In Olympia Snow’s case, a new survey by Public Policy Polling shows that only 27 percent of Maine voters think qualifies as a Republican. Worse, thirty-three percent say she should be a Democrat, and 34 percent say she should be called an independent. She won’t face a concentration camp for her political apostasy, but she could see her political career ended, at least until the fascist threat has receded.
Believers are dangerous. People want to believe, an archaeologist once said. The problem is, once they believe, they stop thinking. You can’t argue with a believer. As the third-century Pagan philosopher Porphyry lamented, “it is easier to write words on water than try to use argument on a Christian.” This is as true of Republicans and Tea Partiers. Any disagreement is an attack on a belief system; not a dispute about facts, but a dispute about beliefs. Disagreement, even failure to agree, is persecution.
These are symptoms of a condition known as extremism, which is “any ideology taken to its extreme interpretation and enacted in an absolute sense that allowed no compromise with practical considerations or accommodation with the world.” As Michael Geddis explains, “[e]xtremist discourse in religion as in other contexts, valued above all zeal and authenticity in the pursuit of its cause, and strove for a total and perfect expression of its values. Those who temporized, compromised, tried to balance competing priorities or to see more than one side of an issue, it condemned as ‘hypocrites’.”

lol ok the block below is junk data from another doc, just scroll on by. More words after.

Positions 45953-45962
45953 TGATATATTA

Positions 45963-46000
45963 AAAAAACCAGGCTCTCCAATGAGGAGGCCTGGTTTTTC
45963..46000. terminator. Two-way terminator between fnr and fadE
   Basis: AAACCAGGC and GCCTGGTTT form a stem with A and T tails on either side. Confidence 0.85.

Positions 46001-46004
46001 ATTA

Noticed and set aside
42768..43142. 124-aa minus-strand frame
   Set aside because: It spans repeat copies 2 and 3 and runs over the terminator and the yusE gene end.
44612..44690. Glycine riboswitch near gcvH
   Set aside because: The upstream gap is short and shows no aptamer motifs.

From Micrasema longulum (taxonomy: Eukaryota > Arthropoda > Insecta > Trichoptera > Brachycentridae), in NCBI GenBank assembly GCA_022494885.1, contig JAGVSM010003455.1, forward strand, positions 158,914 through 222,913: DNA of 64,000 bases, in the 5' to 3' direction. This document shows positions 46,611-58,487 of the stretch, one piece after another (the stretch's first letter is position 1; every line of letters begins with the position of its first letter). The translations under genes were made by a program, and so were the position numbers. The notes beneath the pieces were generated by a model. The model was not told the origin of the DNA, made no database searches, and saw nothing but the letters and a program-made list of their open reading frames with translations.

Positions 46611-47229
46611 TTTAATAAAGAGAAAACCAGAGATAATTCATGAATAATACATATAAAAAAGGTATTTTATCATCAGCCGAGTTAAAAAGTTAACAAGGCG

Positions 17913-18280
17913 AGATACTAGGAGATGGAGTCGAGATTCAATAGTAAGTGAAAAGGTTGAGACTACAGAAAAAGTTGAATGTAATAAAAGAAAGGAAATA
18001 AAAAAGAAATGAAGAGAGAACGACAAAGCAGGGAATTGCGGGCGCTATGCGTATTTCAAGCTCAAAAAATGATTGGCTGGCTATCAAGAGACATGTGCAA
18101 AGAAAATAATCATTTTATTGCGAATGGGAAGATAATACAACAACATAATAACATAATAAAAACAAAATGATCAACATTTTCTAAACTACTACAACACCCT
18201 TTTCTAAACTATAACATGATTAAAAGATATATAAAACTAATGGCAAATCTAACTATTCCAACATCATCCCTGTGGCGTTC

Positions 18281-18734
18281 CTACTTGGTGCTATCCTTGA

It is all too easy to become convinced you are acting in God’s name, enacting his will, not your own. Atrocity is a logical result, repeated often throughout the past twenty centuries, not only by religious fanatics, but ideological fanatics, like Hitler and his National Socialist movement.
Another point in common between Hitler and the early Christian extremists is the sense that they were a worldview “shaped by martyrdom and persecution.” Like the Christians, the Nazis valued martyrs to the cause, Horst Wessel and others. Many Christian saints, for example Rabbula, fifth century bishop of Edessa, were as much thugs as Horst Wessel. The Nazis portrayed Horst Wessel as a pure Aryan hero; the Christians presented Rabbula as a pure Christian hero. The truth was, the former was a petty Brownshirt thug and the latter, as Jan Willem Drivers observes,
[N]ot the model bishop as presented by the Vita Rabbulae, but a fanatical Christian who persecuted all those who had other ideas, such as diophysites and other heretics, as well as Jews.
It is no surprise perhaps that Rabbula was a friend of Cyril of Alexandria, the man ultimately responsible for the brutal murder of Pagan philosopher and mathematician Hypatia of Alexandria.
It is no accident that the Nazis had the SS and that the Church had the Teutonic Knights and the Knights Templar and other religious fighting orders: they are symptoms of the same disease.